5

I get that extension lines (undercores) are used where one syllable at the end of a word extends over multiple notes. But is this also true when the notes are tied together?

In other words: Is one of the below notations more correct than the other, and why?

Alternative 1:

Lyrics without underscore on tied notes

Alternative 2:

enter image description here

  • 1
    Unless there's been a particular study on this, which seems unlikely, the only real answer is "What do you / your readers prefer?". – Matthew Read Jan 19 '17 at 21:46
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    @MatthewRead If the OP's readers never read any sheet music except what the OP produces, maybe so. Otherwise, it's probably better to use the same convention that other music publishers have been using for the last few centuries. – user19146 Jan 19 '17 at 21:56
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Alternative 2 is correct. Some references:

http://www.ancientgroove.co.uk/essays/engraving.html:

Word extensions should run from the final syllable of a word and stop at a point aligning with the right hand edge of the last note to which that syllable is sung.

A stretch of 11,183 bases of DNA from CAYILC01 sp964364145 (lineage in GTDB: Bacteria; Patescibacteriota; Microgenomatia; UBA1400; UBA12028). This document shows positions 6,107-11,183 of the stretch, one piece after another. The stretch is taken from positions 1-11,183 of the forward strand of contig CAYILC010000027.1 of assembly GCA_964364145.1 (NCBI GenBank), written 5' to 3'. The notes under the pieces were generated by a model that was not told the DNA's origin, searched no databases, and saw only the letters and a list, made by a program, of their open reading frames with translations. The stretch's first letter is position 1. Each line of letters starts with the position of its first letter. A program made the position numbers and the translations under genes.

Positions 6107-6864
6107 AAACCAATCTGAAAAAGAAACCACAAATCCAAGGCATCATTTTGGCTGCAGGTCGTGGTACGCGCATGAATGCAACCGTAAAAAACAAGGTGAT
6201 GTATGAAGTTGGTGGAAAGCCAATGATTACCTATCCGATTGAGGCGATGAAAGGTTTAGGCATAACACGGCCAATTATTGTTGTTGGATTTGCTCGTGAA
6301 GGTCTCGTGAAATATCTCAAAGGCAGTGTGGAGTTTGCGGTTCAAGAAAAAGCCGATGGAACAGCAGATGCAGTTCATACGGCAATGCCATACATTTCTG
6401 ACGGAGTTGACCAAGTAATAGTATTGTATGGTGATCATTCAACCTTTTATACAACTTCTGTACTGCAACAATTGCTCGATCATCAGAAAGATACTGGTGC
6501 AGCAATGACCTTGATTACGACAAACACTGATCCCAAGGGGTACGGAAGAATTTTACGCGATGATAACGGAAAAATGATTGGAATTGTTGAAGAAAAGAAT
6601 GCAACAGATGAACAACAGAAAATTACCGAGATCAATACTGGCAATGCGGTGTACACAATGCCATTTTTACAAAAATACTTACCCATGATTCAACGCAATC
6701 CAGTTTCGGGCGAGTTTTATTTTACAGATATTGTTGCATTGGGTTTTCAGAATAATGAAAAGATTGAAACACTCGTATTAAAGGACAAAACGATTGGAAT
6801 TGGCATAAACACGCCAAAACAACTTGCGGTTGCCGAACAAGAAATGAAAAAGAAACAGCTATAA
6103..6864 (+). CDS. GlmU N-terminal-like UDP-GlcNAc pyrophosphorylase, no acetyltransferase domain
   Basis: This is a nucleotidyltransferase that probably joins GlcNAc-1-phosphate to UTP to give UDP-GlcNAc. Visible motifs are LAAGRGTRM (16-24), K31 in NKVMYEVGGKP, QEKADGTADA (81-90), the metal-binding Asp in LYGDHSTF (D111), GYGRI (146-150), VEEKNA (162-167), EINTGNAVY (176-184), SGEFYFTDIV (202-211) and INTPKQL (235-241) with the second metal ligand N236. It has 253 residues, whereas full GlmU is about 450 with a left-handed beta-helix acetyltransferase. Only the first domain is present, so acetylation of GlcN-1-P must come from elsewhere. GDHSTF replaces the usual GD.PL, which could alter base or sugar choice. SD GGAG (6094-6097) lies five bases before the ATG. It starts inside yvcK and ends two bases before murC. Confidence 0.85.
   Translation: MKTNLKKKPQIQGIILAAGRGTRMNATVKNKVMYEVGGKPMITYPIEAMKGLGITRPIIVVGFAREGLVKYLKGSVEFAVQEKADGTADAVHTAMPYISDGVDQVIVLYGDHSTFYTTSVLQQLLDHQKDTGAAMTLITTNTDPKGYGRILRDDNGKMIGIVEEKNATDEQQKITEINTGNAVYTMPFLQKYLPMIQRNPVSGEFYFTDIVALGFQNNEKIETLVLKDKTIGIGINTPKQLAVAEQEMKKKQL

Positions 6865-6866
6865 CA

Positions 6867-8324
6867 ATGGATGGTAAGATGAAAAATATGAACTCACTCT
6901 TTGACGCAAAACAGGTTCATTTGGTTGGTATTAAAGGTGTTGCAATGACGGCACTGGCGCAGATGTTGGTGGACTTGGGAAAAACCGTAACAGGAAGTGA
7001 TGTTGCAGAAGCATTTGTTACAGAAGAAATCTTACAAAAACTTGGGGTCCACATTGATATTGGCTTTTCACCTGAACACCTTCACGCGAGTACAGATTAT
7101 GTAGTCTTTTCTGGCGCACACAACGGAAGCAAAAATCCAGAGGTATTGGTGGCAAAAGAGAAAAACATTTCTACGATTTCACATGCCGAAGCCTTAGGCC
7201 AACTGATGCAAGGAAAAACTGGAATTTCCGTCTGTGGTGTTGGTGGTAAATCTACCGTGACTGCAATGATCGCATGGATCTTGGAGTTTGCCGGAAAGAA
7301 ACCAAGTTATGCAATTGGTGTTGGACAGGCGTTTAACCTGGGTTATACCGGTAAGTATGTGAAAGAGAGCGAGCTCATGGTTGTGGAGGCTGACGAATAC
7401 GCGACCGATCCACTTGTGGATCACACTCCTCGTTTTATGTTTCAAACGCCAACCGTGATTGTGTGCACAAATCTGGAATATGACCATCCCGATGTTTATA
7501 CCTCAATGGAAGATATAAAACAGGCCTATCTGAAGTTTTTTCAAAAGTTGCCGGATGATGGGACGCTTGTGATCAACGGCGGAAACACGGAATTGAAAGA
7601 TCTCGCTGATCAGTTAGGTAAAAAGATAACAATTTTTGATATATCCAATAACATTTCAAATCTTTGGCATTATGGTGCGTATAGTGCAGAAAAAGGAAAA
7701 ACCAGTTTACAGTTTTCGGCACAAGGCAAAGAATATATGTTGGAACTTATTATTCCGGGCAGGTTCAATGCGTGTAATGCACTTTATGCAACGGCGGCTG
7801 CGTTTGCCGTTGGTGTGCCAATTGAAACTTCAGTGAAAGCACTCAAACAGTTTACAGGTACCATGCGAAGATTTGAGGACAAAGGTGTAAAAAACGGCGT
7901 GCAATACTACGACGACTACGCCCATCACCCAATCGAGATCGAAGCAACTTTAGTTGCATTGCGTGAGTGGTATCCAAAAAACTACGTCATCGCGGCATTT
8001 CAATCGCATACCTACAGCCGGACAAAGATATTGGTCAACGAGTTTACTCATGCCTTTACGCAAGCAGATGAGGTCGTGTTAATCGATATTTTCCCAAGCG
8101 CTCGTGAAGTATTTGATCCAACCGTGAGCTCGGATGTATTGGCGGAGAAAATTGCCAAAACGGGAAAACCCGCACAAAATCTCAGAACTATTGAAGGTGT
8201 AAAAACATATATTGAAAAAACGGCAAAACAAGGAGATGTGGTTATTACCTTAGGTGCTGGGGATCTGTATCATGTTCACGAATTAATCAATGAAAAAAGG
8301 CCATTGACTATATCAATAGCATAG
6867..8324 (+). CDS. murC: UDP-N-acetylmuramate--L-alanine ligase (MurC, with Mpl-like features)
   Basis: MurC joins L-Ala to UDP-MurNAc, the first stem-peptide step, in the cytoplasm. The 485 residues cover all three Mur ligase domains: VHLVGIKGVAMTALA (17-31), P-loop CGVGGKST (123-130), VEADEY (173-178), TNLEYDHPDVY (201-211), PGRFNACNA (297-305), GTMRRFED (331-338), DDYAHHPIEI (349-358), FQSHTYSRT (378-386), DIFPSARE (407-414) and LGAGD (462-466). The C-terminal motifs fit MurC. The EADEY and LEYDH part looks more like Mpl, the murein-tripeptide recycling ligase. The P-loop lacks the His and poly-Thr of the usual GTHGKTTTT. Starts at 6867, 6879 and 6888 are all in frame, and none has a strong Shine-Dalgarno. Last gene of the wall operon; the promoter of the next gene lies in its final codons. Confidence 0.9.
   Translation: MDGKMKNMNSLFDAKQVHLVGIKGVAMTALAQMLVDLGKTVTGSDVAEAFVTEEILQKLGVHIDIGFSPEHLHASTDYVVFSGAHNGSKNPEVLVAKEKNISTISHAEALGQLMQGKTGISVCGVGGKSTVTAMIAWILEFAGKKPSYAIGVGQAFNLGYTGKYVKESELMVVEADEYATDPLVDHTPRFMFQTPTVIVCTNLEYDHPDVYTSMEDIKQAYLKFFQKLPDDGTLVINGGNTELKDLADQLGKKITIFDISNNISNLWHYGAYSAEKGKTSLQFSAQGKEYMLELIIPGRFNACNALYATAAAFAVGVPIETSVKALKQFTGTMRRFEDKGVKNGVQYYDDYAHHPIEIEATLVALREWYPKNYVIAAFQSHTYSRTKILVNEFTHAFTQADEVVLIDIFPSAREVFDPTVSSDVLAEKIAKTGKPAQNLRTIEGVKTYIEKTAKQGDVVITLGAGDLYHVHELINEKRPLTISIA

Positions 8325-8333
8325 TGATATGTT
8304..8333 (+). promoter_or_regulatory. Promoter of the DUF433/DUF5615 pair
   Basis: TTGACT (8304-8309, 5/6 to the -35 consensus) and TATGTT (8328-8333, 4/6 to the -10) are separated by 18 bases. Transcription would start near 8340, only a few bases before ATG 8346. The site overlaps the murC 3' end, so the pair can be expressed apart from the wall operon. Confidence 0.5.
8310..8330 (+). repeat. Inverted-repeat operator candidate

https://archive.org/details/preparingmusicma00dona Page 86:

The extension of words through the duration of several tied notes or notes of varying pitch is shown by a solid line extending along the type line...

http://lilypond.org/doc/v2.19/Documentation/learning/aligning-lyrics-to-a-melody:

If a syllable extends over several notes or a single very long note an extender line is usually drawn from the syllable extending under all the notes for that syllable.

https://musescore.org/en/handbook/lyrics

A melisma is a syllable or word that extends over two or more notes. It is indicated by an underline extending from the base of a syllable to the last note of the melisma.

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